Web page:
February 14, 2019
Edward Lampert, the hedge-fund manager who chairs Sears, indicated he has a new plan for the beleaguered retailer once it climbs out of bankruptcy. Specifically, Lampert wants to open smaller stores offering less apparel. Rather, the space in the stores, which will average approximately 60,000 square feet, will have more retail space for tools and appliances.
Lampert also indicated he will sell or sublease some of the 425 remaining stores under the restructured company, which currently lacks a corporate name. The company will be composed of 223 Sears stores, 202 Kmart locations, and the Kenmore and DieHard brands. Sears sold its Craftsman brand to Stanley Black & Decker in 2017, while retaining a license to continue selling products under the name.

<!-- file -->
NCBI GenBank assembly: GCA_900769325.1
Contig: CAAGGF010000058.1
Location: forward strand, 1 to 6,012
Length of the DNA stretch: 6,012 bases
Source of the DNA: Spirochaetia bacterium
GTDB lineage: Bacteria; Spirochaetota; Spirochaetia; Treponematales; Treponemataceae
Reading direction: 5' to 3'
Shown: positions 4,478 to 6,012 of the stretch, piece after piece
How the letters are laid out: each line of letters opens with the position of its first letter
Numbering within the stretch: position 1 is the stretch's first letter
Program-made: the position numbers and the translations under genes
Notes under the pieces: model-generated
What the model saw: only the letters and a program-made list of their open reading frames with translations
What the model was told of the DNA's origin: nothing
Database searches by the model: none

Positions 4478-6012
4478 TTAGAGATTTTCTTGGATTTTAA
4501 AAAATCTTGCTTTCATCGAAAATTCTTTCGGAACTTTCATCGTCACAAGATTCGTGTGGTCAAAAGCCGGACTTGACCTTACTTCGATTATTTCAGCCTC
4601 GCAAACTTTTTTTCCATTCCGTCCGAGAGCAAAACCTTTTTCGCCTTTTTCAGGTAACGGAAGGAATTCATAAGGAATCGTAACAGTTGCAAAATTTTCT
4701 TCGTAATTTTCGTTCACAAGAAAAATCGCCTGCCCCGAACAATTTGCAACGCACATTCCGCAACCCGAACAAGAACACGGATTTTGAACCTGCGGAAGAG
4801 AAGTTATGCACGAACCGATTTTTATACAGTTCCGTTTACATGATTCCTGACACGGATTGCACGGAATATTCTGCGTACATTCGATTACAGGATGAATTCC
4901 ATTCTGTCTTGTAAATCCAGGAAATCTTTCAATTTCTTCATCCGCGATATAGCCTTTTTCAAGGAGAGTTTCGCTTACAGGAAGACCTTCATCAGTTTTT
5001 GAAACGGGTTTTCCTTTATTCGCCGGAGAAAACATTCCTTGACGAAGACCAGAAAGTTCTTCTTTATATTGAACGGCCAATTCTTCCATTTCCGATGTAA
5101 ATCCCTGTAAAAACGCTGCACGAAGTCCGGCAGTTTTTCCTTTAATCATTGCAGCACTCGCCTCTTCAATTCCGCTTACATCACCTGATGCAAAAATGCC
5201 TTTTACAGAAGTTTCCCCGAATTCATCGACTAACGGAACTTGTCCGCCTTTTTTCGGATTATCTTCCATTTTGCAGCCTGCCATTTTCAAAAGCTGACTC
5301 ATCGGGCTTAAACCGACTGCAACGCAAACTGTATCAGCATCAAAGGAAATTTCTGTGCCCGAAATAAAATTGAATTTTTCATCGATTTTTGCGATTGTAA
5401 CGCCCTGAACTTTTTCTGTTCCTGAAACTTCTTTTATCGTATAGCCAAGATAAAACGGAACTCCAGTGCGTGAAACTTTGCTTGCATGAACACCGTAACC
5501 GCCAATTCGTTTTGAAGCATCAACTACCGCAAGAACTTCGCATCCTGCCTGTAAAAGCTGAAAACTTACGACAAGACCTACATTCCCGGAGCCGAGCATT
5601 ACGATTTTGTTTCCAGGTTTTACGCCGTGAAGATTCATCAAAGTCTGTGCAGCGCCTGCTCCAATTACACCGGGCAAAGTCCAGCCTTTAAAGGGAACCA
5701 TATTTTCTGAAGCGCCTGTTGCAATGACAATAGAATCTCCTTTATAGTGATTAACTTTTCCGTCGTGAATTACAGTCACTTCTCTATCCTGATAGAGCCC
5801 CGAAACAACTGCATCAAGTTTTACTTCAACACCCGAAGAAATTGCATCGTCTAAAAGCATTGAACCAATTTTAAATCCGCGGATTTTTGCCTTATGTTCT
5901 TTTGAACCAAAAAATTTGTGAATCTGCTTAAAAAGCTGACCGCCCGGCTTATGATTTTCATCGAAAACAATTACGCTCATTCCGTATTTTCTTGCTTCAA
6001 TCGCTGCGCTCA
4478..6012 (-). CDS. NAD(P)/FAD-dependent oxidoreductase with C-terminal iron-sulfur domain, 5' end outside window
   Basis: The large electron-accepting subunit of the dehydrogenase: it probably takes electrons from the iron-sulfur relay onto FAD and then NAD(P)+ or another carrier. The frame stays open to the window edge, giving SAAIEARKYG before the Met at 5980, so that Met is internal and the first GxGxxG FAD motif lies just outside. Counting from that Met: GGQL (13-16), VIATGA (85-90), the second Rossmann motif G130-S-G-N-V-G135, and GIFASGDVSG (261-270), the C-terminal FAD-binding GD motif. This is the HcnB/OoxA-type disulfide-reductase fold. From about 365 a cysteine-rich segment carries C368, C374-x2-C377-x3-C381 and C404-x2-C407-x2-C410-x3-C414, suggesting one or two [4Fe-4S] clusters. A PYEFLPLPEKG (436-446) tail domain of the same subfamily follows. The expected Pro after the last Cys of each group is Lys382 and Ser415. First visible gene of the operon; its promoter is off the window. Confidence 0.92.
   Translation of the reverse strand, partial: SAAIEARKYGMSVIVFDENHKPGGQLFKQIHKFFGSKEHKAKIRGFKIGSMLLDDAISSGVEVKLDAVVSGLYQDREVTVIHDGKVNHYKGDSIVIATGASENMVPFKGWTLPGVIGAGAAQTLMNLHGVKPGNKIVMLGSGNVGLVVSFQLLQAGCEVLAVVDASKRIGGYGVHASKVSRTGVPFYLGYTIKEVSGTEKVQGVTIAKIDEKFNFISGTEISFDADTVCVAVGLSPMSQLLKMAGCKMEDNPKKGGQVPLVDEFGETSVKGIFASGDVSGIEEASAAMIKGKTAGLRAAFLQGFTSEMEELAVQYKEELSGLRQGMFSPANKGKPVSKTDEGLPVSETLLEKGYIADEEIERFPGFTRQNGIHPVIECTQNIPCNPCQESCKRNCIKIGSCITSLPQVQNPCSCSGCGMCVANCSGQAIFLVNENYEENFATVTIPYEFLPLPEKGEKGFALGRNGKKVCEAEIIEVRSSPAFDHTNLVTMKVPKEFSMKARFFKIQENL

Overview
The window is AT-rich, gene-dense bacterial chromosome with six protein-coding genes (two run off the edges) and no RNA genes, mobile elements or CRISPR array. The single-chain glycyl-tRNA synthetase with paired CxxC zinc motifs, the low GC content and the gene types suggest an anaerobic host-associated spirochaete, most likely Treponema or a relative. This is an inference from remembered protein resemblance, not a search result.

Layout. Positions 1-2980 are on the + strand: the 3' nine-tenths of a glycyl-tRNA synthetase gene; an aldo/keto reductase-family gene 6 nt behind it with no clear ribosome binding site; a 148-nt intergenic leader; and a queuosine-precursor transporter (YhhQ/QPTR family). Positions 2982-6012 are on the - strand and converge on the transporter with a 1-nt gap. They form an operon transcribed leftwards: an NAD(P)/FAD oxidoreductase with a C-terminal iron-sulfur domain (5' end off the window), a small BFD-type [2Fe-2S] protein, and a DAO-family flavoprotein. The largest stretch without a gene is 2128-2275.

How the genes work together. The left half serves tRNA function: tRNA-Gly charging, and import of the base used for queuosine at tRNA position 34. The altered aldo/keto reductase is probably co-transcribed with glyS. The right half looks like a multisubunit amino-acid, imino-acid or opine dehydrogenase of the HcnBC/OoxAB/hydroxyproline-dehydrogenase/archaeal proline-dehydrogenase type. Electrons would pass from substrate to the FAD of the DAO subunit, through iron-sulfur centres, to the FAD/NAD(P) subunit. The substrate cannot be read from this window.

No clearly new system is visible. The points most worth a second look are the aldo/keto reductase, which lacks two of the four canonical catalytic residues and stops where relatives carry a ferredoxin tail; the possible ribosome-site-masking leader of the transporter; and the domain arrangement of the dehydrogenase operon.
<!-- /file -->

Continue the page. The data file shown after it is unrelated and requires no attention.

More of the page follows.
While cutting back on apparel and focusing on the so-called “hard lines” is an interesting strategy, Burt Flickinger with consulting firm Strategic Resource Group is somewhat skeptical. For one thing, the smaller stores will be competing against the larger Home Depot Inc., Lowe’s Co., Best Buy Co. and Amazon Inc. Additionally, “(Sears) lost the confidence of the vendor community,” Flickinger told the Wall Street Journal. “Sears and Kmart prices are no longer competitive.”
But Lampert said he hopes to win back suppliers with a company that is in better financial help. “We have a clean balance sheet,” he told the Wall Street Journal. “We hope suppliers take a more constructive approach.”
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